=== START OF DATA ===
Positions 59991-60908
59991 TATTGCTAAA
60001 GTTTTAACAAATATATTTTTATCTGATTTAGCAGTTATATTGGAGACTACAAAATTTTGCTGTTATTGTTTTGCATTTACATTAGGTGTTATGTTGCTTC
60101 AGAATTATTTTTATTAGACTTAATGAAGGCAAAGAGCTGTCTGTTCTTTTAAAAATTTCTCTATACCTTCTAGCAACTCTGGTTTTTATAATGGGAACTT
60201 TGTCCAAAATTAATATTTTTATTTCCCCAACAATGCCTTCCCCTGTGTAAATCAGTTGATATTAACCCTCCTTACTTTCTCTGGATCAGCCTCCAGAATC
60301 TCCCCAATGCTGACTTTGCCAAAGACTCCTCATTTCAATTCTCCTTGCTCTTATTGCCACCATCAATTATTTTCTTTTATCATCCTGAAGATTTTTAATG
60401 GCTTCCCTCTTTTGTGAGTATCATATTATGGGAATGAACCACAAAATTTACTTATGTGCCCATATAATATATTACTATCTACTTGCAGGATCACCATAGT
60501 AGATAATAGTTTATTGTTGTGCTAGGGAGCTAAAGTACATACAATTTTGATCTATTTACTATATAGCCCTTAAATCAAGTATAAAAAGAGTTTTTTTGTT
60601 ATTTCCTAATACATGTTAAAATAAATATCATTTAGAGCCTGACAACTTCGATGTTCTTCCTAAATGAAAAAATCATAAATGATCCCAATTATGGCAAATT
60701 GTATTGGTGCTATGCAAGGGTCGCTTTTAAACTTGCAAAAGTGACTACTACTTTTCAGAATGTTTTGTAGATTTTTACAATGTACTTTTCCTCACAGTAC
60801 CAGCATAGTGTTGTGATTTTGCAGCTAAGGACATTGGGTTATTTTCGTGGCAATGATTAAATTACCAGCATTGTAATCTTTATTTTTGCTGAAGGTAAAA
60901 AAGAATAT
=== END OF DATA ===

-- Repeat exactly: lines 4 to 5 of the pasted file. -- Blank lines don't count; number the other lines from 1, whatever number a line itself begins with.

60101 AGAATTATTTTTATTAGACTTAATGAAGGCAAAGAGCTGTCTGTTCTTTTAAAAATTTCTCTATACCTTCTAGCAACTCTGGTTTTTATAATGGGAACTT
60201 TGTCCAAAATTAATATTTTTATTTCCCCAACAATGCCTTCCCCTGTGTAAATCAGTTGATATTAACCCTCCTTACTTTCTCTGGATCAGCCTCCAGAATC